“The Njemps and Pokot communities are happy that Ruko conservancy belongs to them and it is they who will see it succeed or fail”

By employing a set of values and practices which plays a special role in overcoming ethnic difficulties, poverty and disadvantage the Pokot and Njemps communities are knitting society back together at the grass roots level whilst deepening social equality.

Such activities have the potential to bring economic opportunities (which will also catalyse the empowerment of women) and security for resident communities and wildlife, as well as serving as a powerful example of conservation as a means to ethnic reconciliation. More significantly, the rehabilitation of degraded rangelands and the sustainable use of natural resources will ensure the conservancy’s longevity for future generations.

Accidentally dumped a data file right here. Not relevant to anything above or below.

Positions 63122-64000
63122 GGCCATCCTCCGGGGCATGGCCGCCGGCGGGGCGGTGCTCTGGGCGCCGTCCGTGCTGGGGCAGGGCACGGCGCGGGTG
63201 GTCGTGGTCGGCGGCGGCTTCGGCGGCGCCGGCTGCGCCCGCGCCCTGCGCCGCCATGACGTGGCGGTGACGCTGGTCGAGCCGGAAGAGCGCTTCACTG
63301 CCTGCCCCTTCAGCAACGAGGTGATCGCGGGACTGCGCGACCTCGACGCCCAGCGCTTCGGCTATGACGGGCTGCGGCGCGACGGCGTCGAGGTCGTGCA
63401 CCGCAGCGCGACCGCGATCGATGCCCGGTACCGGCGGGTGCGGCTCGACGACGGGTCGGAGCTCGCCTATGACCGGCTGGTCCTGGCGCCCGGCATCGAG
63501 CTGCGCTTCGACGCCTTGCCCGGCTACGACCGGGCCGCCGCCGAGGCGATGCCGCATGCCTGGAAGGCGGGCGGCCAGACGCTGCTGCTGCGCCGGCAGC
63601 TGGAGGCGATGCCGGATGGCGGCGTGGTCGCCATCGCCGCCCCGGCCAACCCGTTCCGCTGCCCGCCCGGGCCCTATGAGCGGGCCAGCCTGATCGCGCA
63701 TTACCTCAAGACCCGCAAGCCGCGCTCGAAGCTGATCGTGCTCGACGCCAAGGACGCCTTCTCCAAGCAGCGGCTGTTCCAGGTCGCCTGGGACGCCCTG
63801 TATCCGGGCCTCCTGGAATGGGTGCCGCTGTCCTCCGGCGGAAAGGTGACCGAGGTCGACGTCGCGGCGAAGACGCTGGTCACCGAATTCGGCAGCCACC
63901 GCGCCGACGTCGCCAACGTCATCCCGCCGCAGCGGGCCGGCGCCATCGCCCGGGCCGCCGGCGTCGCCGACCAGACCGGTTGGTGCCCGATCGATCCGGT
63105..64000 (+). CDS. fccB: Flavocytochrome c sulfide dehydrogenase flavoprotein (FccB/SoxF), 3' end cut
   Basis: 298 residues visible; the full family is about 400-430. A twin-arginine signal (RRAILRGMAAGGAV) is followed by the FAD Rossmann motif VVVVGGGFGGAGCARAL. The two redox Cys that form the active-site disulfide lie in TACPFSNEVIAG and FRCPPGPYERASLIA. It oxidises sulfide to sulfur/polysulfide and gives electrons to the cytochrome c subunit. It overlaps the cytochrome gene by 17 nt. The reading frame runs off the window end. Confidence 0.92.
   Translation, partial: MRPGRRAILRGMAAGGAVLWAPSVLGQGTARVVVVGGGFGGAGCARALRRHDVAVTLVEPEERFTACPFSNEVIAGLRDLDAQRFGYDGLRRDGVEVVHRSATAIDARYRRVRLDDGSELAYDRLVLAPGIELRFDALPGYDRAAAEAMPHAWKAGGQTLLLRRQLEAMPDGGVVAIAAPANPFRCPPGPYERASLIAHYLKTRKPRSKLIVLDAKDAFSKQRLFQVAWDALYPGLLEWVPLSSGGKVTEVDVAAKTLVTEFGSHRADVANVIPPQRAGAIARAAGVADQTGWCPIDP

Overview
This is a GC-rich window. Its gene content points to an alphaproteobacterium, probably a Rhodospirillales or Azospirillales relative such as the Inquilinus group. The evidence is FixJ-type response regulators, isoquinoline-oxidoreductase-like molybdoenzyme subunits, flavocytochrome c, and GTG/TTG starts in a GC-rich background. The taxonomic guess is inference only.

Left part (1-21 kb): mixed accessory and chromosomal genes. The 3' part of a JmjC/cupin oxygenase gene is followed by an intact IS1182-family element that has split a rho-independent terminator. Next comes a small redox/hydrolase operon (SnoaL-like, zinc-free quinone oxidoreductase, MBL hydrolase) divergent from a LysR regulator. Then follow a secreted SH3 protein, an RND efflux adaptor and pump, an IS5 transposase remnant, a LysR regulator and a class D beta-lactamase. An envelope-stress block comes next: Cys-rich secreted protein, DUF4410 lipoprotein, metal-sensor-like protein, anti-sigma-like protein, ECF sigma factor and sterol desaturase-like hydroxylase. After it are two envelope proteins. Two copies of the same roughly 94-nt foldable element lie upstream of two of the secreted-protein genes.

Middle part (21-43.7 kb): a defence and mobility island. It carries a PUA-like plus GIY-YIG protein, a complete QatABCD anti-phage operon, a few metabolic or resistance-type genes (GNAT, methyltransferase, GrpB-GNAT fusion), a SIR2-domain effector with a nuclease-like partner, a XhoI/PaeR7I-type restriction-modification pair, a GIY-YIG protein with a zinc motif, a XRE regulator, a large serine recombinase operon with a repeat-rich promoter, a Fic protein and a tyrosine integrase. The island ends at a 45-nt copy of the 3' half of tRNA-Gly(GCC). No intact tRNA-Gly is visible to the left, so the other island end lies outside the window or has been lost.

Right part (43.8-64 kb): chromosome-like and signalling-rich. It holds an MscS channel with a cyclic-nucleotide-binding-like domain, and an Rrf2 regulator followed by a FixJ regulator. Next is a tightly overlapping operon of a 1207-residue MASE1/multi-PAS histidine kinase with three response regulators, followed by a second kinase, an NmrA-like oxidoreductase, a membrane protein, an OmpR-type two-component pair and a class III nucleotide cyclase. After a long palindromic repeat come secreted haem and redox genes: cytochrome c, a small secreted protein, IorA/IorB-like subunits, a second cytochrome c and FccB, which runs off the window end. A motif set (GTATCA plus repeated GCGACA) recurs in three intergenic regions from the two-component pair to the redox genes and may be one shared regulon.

“Wetlands are among the world’s most productive environments. They are cradles of biological diversity, providing the water and primary productivity upon which countless species of plants and animals depend for survival. They support high concentrations of birds, mammals, reptiles, amphibians, fish and invertebrate species.“ Ramsar Convention